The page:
- Service records from the imperial era left in what has recently been renamed the Georgian National Archive illustrate the important role played by Georgians in various wars against both mountaineers and the Ottoman Turks.[2]

- Colonel Giorgi Tsereteli from Kutaisi, for example, not to be confused with the writer and sometime theater critic referred to later in this article, managed to survive fighting in Chechnia and Dagestan from 1855-59, service on the Lezgin Line after the conquest, and combat in the war of 1877-78 against the Turks. In 1876 he helped put down a rebellion in Svanetia.[3]

- After the conquest, a Georgian was considered sufficiently reliable to administer troublesome Dagestan oblast¢ in the 1880s. [4]

- Tbilisi served not only as the base of imperial administration and a growing imperial educated society, but also as an anchor for the Russian military in their prosecution of the long Caucasus War.[5]

- Tbilisi was host to important innovations in Russian imperial policy. The well-known geographic, ethnic, and religious complexities of the region perhaps contributed to a general willingness on the part of Russian officialdom to innovate in its administration of this frontier. Tsar Nicholas I himself lost patience with the seemingly interminable war and granted extensive authority to Prince Vorontsov, an unusually powerful and independent figure in the imperial administration. As Anthony Rhinelander has explained, Vorontsov was experienced in the borderlands and well-acquainted with the Caucasus, where he began his military career as an adjutant to Georgian Prince P. D. Tsitsianov (Paata Tsitsishvili) in the early 19th century. (The Dilemmas of Enlightenment in the Eastern Borderlands: The Theater and Library in Tbilisi, by Austin Jersild and Neli Melkadze)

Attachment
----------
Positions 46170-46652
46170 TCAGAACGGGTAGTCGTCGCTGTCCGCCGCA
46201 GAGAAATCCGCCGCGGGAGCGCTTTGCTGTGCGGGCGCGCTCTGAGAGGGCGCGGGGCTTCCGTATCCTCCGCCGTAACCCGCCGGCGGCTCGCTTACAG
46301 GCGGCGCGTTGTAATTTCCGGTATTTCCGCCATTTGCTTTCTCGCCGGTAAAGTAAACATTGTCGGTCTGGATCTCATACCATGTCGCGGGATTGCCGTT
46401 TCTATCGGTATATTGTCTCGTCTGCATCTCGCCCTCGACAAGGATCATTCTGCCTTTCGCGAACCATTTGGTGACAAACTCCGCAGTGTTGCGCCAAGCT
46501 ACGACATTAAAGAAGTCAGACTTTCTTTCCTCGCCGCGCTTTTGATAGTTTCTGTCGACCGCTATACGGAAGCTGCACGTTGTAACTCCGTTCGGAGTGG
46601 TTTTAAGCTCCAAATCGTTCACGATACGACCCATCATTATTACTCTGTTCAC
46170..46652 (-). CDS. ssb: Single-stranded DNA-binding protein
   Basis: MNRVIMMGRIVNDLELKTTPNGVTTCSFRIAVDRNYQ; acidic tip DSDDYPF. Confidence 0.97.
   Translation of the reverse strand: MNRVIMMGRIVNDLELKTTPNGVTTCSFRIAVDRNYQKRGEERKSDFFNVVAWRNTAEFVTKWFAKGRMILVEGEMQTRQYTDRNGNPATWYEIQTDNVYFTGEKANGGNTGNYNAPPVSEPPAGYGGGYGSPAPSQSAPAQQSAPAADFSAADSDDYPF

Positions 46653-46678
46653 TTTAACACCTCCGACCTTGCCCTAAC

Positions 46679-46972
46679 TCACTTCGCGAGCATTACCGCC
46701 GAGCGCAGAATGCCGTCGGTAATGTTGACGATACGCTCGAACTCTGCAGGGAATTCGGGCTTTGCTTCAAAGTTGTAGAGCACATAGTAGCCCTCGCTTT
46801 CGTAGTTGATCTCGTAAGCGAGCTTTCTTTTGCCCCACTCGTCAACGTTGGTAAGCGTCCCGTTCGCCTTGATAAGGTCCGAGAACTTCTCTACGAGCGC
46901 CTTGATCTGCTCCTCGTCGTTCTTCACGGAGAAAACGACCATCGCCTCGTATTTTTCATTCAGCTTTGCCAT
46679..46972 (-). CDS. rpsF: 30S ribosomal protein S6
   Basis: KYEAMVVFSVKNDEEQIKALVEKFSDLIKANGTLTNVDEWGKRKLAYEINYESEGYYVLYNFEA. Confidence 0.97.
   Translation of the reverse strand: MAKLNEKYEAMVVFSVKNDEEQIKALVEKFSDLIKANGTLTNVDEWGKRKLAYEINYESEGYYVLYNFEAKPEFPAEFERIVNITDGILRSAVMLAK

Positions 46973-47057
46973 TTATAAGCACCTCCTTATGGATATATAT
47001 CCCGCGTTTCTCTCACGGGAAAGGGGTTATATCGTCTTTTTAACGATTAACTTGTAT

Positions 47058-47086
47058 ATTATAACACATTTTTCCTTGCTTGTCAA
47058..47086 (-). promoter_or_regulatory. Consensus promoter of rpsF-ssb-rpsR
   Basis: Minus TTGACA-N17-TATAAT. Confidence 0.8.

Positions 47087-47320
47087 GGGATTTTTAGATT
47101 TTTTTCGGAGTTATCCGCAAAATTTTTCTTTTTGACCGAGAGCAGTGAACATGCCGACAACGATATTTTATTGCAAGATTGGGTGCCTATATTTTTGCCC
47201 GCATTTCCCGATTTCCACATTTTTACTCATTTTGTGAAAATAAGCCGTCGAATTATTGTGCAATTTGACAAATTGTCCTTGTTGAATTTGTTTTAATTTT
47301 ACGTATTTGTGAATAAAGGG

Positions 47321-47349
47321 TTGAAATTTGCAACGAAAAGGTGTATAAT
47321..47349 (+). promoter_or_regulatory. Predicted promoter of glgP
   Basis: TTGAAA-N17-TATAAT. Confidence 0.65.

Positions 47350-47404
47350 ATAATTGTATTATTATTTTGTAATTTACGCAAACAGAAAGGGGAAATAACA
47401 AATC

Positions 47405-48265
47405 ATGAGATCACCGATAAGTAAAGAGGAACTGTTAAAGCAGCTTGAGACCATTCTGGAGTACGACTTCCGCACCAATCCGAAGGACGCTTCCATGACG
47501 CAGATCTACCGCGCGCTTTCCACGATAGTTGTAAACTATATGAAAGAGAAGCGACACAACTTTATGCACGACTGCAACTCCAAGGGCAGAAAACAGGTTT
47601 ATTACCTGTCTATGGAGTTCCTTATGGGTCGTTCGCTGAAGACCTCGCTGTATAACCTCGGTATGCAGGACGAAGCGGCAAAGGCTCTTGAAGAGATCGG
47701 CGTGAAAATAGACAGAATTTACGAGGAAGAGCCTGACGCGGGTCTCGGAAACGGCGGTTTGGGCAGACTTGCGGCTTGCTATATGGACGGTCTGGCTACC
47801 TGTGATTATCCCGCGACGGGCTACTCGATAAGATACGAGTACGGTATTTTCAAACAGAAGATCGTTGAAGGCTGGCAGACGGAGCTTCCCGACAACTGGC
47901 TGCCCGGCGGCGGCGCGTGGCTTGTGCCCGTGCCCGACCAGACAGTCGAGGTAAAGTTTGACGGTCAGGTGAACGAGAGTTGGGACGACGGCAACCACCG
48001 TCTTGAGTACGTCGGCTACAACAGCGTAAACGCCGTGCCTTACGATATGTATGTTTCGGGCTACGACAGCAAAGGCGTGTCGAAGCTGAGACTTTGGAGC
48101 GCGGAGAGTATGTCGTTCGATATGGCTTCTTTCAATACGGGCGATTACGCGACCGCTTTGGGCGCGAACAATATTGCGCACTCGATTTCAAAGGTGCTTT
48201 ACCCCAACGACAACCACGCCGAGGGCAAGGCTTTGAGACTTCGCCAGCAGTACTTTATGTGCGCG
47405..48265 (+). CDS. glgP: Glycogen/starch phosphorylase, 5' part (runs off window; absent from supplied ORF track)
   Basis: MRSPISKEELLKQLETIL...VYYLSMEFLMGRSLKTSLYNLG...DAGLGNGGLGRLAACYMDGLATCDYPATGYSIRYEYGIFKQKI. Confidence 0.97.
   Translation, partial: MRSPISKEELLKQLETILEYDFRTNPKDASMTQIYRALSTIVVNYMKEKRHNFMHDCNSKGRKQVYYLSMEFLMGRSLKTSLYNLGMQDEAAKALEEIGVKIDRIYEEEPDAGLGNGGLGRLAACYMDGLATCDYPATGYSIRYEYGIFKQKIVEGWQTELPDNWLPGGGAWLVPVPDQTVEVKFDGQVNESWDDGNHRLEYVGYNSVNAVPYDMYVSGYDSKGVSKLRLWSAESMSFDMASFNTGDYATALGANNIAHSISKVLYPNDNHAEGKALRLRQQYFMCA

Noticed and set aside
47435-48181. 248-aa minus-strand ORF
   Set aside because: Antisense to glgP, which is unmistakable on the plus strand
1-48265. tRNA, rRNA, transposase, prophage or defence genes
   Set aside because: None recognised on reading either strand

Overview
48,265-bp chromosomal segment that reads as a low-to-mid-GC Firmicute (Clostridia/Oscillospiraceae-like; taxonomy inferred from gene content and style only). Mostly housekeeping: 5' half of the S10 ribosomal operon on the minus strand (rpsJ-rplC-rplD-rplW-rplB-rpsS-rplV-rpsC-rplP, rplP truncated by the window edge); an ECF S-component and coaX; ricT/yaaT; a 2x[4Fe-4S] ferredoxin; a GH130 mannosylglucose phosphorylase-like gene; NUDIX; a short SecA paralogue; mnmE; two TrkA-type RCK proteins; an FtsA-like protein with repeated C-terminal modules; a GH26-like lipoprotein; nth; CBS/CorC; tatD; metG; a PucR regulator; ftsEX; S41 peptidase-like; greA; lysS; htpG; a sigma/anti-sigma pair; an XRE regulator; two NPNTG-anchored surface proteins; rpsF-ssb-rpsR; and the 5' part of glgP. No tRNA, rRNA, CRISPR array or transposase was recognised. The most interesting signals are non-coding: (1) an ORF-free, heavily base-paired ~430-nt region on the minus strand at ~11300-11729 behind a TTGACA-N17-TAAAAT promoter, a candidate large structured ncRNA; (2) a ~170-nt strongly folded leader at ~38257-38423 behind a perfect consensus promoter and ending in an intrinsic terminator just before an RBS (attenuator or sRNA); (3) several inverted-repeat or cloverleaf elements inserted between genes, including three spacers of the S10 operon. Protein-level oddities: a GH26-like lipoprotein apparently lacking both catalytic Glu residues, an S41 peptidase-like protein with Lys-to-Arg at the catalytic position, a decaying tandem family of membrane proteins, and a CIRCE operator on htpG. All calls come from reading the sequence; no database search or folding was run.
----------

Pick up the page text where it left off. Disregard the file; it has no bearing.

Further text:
[1] sakartvelos sakhelmtsipo saistorio arkivi (Georgian National Historical Archive, Tbilisi, hereafterSSSA) f. 4, op. 3, 1846–1855, d. 181, ll. 22, 60

[2] SSSA f. 7, op. 8, 1861–74, d. 2, ll. 21–52.

[3] SSSA f. 229, op. 1, 1884–85, d. 127, ll. 33–37.

[4] SSSA f. 229, op. 1, 1888, d. 220.

[5] On the war and Sufism in the North Caucasus, see Moshe Gammer, Muslim Resistance to the Tsar: Shamil and the Conquest of Chechnia and Daghestan (London: Frank Cass, 1994), and Anna Zelkina, In Quest for God and Freedom: The Sufi Response to the Russian Advance in the North Caucasus (New York: New York University Press, 2000).

Would those who refer to ''Convention on the Non-Applicability of Statutory Limitations to War Crimes and Crimes against Humanity ( adopted on November 26, 1968, care to see it applied also to the case of the Georgian-Abkhazian war?

Metin Sönmez &